our ideas, and our thoughts with whoever we choose. The micro-messages
that are currently conveyed by brief text messages will be as broad in scope
as we wish. The boundaries between the individual and the networks will
have dissolved.

Connected to the future
Whatever the future holds for business and humanity, there is one thing
we know for sure. The networks that link us, that make us one, will be at
the heart of our destiny. We are living at a critical juncture in the history of
our species. While we will all continue as individuals, in control of our own
destinies, at the same time we are participating in the birth of a higher-
order lifeform. Just as a living human brain is ultimately a set of neural
impulses, the living networks consist of the flow of information and ideas.
Together, human minds and technology form the substrate for that flow.

The implications of the networks’ birth encompass every aspect of society,
politics, and business. This book has examined how business is changing,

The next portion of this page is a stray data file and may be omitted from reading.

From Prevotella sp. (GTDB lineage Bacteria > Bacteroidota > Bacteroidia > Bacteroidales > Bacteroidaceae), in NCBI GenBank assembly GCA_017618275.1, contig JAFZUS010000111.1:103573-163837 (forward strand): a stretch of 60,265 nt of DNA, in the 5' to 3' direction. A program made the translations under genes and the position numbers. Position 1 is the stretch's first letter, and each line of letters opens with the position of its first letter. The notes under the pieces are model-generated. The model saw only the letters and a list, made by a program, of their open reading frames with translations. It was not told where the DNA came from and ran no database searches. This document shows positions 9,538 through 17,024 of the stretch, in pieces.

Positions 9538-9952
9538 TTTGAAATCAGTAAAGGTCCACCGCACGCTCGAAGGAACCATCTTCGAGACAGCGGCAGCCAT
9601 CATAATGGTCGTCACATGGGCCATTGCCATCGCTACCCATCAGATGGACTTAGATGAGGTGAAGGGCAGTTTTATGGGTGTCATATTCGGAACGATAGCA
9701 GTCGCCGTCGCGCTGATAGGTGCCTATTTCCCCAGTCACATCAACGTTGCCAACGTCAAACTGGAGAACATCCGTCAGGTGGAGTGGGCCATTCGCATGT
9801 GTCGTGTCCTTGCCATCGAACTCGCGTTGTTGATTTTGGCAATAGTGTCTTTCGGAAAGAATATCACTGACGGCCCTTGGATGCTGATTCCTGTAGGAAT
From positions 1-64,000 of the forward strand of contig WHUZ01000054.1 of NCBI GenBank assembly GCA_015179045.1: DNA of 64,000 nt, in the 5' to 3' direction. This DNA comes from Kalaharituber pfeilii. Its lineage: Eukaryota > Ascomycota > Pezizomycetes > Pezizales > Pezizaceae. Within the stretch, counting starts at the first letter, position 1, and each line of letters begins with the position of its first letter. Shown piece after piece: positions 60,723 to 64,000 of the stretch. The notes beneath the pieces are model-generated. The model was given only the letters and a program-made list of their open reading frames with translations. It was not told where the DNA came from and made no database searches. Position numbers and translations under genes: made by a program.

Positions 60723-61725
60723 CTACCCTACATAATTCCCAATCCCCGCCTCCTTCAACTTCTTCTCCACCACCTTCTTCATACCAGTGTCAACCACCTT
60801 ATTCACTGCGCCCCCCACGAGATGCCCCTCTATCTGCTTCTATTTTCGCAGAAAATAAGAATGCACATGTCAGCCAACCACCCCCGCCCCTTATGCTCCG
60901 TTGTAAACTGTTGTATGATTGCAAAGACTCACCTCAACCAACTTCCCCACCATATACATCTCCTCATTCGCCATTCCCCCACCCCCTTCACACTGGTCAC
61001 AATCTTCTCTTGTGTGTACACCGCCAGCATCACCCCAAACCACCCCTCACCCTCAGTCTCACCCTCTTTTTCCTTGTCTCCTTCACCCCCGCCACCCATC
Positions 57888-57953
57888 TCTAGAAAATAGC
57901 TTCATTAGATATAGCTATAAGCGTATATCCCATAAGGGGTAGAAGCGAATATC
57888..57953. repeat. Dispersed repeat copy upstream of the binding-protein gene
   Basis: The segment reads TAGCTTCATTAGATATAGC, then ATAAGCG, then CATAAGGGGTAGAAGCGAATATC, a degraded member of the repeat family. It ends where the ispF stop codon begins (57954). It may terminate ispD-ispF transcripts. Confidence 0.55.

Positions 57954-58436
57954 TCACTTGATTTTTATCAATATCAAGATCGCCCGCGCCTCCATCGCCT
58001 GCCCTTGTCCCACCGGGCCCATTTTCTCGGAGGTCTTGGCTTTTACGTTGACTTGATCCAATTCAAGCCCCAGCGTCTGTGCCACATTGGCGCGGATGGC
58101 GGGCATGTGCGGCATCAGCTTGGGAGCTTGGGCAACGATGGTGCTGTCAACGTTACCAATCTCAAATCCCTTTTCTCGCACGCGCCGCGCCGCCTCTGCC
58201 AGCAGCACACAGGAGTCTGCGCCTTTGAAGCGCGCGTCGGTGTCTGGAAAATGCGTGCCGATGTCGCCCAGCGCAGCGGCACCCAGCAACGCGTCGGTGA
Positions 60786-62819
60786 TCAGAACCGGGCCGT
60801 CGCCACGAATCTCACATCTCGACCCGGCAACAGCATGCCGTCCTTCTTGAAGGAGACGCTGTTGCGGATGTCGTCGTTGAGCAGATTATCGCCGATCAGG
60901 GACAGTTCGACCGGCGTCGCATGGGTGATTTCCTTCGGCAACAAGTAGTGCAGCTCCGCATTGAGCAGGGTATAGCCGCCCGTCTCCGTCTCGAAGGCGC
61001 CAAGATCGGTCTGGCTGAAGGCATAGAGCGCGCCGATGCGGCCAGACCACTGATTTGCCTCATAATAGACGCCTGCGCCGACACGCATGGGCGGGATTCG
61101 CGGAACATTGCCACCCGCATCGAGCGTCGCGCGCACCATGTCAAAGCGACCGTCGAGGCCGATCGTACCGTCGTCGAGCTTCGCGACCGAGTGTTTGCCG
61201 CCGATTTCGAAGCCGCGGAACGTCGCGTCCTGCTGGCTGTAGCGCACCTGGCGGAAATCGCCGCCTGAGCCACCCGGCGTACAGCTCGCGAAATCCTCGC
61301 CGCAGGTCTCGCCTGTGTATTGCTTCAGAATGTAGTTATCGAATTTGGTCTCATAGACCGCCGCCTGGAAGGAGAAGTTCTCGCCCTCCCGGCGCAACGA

focusing on the present, and what actions businesspeople need to take today
in order to be successful in this emerging world. Business is in fact central
to the vast majority of these flows. Those who are actively engaged in the
issues covered in this book will play a fundamental role in how the
networks develop, impacting our entire future as a society. As you finish
reading this book, consider your personal role in our shared evolution. It
is an important one. You have the choice of leadership, of helping to bring
the living networks to reality, and in the process achieving success for
yourself and those around you. Please grasp that opportunity fully—your
energy and vision will help to accelerate us into the most exciting time in
human history.

Thank you for accompanying me on this journey into the living networks.
I wish you every success as you participate in the growth and evolution of
this exhilarating new world.

219Chapter 11: Future Networks